“It’s hard for baby boomers to get their head around this,” said Mang, a former leader within McKinsey & Co.’s property-casualty insurance practice. “Why would anybody rent out their car for $5 an hour?”
The search for Getaround, which helps car owners rent out vehicles and counts Yahoo! Inc. CEO Marissa Mayer among its investors, took more than a year and a shift in business plan. Sam Zaid, the company’s CEO, said he contacted between 60 and 80 carriers and, at one point, resorted to cold calling insurance executives he found on LinkedIn Corp.’s website.
Getaround initially planned to offer its service on university campuses. Insuring a pool of students was a snag for some carriers, said Zaid, so the startup shifted its focus to urban areas. The service is available in cities including San Francisco, Austin, Texas, and Portland, Oregon.
An insurance wholesaler eventually put Getaround in contact with Berkshire, which agreed in November 2010 to underwrite coverage for three months, said Zaid. He later secured an annual policy from Buffett’s firm for liability, collision and theft during a rental.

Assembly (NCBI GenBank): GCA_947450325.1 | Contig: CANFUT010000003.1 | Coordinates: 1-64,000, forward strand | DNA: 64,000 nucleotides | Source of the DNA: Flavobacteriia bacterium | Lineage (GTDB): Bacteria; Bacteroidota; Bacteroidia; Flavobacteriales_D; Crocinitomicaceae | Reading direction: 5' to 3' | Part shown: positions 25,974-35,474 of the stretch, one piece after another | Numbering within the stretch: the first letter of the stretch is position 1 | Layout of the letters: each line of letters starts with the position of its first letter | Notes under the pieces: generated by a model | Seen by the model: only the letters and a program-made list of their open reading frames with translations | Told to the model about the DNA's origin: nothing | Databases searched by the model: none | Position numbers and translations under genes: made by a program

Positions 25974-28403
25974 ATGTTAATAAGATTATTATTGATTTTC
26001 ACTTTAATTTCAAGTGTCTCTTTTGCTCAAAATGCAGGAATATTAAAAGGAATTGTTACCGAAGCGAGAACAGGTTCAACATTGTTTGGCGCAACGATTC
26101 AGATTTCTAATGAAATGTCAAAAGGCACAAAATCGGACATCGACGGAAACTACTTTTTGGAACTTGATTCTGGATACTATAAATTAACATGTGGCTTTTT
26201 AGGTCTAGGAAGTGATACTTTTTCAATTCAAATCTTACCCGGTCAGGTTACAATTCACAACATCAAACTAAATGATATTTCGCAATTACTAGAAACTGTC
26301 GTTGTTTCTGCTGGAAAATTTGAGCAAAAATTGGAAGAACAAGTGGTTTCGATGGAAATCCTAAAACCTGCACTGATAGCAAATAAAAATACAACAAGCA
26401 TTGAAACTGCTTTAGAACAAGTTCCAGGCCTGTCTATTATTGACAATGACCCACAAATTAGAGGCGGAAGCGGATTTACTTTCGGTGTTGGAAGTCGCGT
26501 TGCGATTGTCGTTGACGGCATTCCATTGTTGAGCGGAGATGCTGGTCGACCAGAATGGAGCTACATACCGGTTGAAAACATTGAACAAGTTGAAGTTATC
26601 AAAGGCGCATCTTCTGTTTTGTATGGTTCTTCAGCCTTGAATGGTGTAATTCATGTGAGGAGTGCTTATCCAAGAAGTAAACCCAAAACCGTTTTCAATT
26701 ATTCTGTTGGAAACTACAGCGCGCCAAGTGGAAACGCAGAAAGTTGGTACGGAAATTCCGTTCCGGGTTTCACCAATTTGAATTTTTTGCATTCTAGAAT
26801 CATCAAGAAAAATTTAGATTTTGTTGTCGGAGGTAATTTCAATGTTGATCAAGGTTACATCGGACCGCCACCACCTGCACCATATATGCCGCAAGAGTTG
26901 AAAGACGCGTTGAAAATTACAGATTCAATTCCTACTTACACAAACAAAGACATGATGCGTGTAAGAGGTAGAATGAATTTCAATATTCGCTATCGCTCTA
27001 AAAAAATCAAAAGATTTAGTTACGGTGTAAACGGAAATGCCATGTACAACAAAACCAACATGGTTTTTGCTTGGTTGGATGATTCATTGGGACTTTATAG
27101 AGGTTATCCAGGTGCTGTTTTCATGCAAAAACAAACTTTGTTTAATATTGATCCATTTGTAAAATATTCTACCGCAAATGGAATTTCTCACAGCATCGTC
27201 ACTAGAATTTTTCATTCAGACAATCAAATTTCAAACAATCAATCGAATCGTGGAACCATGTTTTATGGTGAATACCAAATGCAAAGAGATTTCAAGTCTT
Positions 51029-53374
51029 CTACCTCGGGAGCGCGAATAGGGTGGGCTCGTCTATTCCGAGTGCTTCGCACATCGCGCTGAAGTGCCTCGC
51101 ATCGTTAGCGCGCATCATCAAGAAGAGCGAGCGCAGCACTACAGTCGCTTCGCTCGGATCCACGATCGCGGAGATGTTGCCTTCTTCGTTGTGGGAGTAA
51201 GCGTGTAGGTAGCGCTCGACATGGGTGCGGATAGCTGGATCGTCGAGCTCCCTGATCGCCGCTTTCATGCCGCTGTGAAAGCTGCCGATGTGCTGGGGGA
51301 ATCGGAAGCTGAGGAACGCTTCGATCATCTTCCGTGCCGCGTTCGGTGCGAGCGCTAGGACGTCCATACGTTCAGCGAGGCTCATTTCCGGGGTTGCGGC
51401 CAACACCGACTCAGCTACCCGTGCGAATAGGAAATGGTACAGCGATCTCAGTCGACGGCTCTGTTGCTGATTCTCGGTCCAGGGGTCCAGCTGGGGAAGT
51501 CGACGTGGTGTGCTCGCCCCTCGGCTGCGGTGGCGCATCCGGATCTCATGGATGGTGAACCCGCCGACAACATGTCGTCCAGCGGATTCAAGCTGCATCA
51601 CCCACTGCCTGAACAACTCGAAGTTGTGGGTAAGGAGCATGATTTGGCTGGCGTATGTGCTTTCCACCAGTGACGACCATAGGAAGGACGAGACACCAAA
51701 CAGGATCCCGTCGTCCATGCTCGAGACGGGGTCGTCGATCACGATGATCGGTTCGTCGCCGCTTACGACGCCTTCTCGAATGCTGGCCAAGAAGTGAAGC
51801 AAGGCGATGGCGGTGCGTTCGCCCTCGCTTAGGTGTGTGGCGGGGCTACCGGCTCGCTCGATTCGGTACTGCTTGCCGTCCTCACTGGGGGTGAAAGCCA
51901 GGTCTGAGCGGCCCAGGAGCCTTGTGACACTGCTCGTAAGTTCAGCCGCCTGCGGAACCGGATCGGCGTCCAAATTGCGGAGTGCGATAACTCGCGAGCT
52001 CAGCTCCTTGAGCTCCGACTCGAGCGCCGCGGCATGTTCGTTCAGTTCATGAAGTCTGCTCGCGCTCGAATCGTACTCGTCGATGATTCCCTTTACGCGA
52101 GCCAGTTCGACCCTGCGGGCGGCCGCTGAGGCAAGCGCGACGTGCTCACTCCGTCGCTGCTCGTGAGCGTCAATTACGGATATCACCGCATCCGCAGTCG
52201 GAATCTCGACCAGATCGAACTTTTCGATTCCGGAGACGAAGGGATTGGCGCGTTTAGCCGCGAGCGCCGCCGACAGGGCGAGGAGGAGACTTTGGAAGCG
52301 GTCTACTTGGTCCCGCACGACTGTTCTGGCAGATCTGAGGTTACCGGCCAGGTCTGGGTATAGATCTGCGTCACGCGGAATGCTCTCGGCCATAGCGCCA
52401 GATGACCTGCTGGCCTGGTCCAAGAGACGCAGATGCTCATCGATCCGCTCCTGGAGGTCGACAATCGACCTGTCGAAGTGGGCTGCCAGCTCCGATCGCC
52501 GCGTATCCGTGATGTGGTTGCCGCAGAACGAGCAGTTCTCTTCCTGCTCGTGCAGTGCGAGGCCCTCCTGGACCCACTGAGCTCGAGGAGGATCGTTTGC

“We definitely pay a premium still, given the early nature of the industry, but I think that’s OK,” said Zaid in a phone interview. “Paying a premium to get a company like Berkshire felt like the right trade-off.”
$1 Million Limit
Accidents in recent months have shown what can go wrong as sharing gains popularity. In February, a car that was rented through a service called RelayRides crashed in Boston, killing the driver and injuring four people in another vehicle. The startup has a liability policy with a $1 million limit. That amount could be exhausted, Jonathan Karon, a partner at Boston-based Karon & Dalimonte LLP, who represents one of the injured people, said in a phone interview.
“Almost any other car on the road would have been covered by a fraction of the million dollar coverage available for this claim,” Alex Benn, RelayRide’s vice president of business development and trust and safety, said in an e-mailed statement. “This tragic incident is an outlier from our many thousands of reservations.”
RelayRides, which received funding from the venture-capital arms of Google Inc. and General Motors Co., operates in cities including Los Angeles and Chicago.
Lloyd’s of London